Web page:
This is demonstrated with the Sabbath Year and even more so with the Year of Jubilee which occurred every 50 years. The Year of Jubilee was a special Sabbath year and always followed a standard Sabbath year so that every 50 years there were two years of Sabbath rest for the land. For two years the people of God were to trust in God for all their needs, that the land would produce enough food for them to live but that they were not to go out and do any farming etc. They had to live on what they already had. It was also a time when all slaves and bondsman were freed, giving once again a picture of our spiritual slavery to sin and the freedom in Christ we receive when we trust in Him.

A picture of this trust can be seen in the story of the Israelites wandering in the wilderness. For six days they were to gather manna but on the seventh God did not supply any manna for them to gather. If someone would gather manna on one day and then let it sit until the next, it would spoil EXCEPT for manna gathered on the sixth day. Manna gathered on the sixth day would not spoil so it could be eaten on the seventh without having to gather it (work). This is a clear exercise in trust, since on every other day the manna gathered would not last 24 hours.

Dedication to God

Finally, the Sabbath teaches us about dedication. By setting aside a day for God, we are giving our day wholly and totally to God. It is also symbolic for the dedication we make to God spiritually, giving ourselves to God wholly and totally to God. It also has an element of dedication to one another. By meeting regularly with one another, we demonstrate our dedication to one another. We are the Body of Christ and need each other.


As hard as it is for some of us, we need to take a break from our work. Physically, it is important. It allows us to be able to work more efficiently and with strength. Our witness then is not impeded by a lack of energy.

By taking a break from our work, we also demonstrate and exercise our faith in God and our devotion to Him. He will continue to take care of us. For some of us, this faith is exercised by not working on Sunday. Instead, we give ourselves totally to God. We can often look at Sunday (and every other day of the week) as “Another Day, Another Dollar” but God would call us to change that to “Another Day, God Will Take Care of Me.” By taking one day a week to physically express that, we take one small step in our Christian lives closer to living every day trusting the Lord, devoting ourselves to Him and not to the dollar.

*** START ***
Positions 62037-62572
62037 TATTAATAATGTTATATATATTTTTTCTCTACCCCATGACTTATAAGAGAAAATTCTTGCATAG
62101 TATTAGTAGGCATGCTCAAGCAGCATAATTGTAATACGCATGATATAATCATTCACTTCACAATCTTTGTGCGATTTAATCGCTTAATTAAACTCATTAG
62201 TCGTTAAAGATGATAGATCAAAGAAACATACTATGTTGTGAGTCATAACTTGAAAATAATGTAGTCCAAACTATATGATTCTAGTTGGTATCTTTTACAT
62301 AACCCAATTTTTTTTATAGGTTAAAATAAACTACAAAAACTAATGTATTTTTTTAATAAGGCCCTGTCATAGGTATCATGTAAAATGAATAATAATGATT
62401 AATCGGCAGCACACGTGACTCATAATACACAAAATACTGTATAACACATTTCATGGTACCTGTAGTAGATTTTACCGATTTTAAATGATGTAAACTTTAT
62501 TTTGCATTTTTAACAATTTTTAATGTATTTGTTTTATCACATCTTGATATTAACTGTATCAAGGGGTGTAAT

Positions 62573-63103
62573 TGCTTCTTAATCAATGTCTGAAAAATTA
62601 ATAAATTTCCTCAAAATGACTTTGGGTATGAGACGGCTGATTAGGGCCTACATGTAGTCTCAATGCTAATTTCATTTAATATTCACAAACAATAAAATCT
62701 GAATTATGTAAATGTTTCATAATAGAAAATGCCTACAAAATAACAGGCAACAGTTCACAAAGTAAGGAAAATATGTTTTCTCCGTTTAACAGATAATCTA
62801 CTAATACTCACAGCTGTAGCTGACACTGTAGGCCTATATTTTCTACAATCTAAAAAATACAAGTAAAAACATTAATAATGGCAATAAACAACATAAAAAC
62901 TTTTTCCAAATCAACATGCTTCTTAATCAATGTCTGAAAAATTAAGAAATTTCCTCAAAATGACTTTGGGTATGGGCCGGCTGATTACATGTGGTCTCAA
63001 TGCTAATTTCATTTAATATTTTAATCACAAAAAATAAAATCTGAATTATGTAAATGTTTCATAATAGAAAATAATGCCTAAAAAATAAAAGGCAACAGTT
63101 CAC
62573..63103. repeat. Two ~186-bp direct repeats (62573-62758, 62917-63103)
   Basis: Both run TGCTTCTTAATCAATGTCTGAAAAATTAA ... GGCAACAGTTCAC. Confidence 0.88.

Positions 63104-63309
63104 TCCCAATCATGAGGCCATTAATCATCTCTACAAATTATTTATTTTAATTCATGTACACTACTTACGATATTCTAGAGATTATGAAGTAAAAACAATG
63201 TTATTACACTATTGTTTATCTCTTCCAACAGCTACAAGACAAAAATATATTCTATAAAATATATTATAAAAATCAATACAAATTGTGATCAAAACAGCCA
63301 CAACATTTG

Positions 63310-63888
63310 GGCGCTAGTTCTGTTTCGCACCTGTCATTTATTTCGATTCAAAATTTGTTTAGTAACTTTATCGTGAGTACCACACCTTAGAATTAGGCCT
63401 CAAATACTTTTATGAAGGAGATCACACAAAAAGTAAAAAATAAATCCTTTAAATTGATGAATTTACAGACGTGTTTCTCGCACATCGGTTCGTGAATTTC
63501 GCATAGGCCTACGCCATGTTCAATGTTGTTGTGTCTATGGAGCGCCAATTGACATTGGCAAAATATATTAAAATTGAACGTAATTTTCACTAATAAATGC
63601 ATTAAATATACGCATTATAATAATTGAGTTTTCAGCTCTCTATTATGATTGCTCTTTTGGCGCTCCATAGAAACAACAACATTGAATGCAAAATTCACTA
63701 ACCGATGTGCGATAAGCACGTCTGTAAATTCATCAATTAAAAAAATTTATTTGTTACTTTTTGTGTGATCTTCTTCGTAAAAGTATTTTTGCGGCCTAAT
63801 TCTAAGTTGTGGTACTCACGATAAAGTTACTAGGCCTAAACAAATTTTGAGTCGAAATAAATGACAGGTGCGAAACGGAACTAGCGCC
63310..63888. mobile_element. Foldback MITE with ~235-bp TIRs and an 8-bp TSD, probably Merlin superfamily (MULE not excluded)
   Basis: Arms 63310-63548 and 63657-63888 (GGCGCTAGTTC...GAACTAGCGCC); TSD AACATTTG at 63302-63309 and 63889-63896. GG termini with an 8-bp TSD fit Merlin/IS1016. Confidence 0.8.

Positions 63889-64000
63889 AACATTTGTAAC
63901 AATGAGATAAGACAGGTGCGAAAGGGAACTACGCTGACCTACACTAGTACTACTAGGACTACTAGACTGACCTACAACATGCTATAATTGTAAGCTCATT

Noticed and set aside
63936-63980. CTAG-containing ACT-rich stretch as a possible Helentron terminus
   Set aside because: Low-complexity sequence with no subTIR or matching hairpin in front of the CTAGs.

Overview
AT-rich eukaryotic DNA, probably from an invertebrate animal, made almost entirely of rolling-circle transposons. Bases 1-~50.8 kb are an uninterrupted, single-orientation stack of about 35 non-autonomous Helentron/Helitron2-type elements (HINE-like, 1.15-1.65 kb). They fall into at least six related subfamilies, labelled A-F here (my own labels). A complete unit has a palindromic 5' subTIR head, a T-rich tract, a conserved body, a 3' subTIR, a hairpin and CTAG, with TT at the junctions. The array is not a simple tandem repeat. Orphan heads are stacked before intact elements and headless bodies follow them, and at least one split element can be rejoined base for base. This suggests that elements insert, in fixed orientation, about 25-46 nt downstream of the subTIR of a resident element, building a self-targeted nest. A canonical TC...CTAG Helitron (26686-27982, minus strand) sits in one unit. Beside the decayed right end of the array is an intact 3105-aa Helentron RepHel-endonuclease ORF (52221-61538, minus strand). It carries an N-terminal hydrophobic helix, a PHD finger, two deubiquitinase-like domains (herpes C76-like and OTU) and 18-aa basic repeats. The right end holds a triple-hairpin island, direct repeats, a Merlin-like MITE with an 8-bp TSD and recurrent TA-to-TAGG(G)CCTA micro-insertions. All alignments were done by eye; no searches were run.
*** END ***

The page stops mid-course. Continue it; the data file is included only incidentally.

We cannot be legalistic about making Sunday (or any other day) as more important or more holy than another. Every day should be given to God. Every day we should trust God. Every day we should devote ourselves to God. Our true rest is in God and that rest is for eternity. But it doesn’t change the truths expressed by God and we should listen to what God would say to us. Rest in Him and He will take care of us.

I sometimes wonder if God looks down on us in exasperation on Sunday morning as we scramble to get ready for Sunday worship. Many of us are exhausted before we even get to Church. I sometimes wonder what would happen if we had a Sunday morning worship service where no one was permitted to wear their “Sunday best,” put on makeup, or do other ridiculous exercises in impressing one another with our outward appearance. I can’t help but think we might be able to focus more clearly on Him who made and keeps us and the inward need for cleanliness. [ed. in 2008 – I so love Flatland Church for this – there is no pressure to dress up physically, rather, we need to dress up spiritually]


Why do Christians worship on Sunday (the first day of the week) instead of on the Sabbath (the seventh day)?

The Church consisted of a majority of Jews for many years. They would have gone to the Synagoge on the Sabbath, following the Jewish tradition. To worship in a Christian setting they would meet again on the first day of the week (see Acts 20:7 and 1Cor. 16:2 as two examples). As Gentiles were added to the Church, many Gentiles would have only met during the worship services on Sunday.

When the Church became predominantly Gentile and unfortunately anti-semitic to one degree or another, the tradition of meeting on Sunday continued. Since Paul had already stated that all days were the Lord’s and of equal value, there was no felt need to switch the day. Bondage to a particular day as being “the day” is as wrong if not more so than taking a Sabbath’s day rest.

Actually, the Church met almost every day for centuries but the Sunday service was the primary one since Jesus rose again on the first day of the week. The Church celebrated Easter every Sunday! The Eucharist, also known as communion, the Mass, the Lord’s Table, the breaking of bread among many names, was also celebrated (Eucharist means celebration) every Sunday, again, as part of the thankfulness for our salvation and the expectation of the soon coming return of Christ, something that has often been lost in churches that do not celebrate at the Lord’s Table every Lord’s Day (but that is for a different study <grin>).

Written by William Reveal 12/2/95